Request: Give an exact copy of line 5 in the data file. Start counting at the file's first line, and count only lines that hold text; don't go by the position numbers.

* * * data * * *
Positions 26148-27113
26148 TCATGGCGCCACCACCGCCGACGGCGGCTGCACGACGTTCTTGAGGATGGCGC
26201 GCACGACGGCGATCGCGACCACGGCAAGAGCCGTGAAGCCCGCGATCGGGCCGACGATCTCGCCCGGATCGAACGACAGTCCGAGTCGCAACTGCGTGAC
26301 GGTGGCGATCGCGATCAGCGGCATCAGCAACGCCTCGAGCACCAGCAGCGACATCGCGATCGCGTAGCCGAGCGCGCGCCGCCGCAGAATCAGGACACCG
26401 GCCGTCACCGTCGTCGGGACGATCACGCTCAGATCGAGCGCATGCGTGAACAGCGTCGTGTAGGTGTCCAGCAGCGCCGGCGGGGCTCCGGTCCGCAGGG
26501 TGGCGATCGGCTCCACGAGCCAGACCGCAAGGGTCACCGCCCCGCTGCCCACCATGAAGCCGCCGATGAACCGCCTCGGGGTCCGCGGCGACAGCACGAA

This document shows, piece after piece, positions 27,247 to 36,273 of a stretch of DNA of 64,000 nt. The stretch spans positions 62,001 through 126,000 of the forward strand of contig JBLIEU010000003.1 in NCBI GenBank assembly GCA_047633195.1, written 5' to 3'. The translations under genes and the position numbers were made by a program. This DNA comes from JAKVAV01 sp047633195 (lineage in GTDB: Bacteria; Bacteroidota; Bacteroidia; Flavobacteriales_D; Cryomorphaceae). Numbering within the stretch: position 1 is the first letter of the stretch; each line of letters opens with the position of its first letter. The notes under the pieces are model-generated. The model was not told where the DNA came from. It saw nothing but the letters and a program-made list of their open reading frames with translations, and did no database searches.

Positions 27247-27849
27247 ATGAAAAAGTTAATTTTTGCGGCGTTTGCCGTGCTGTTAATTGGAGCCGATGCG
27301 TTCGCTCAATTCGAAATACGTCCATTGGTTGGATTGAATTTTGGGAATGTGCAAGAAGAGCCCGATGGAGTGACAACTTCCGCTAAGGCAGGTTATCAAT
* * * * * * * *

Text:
26401 GCCGTCACCGTCGTCGGGACGATCACGCTCAGATCGAGCGCATGCGTGAACAGCGTCGTGTAGGTGTCCAGCAGCGCCGGCGGGGCTCCGGTCCGCAGGG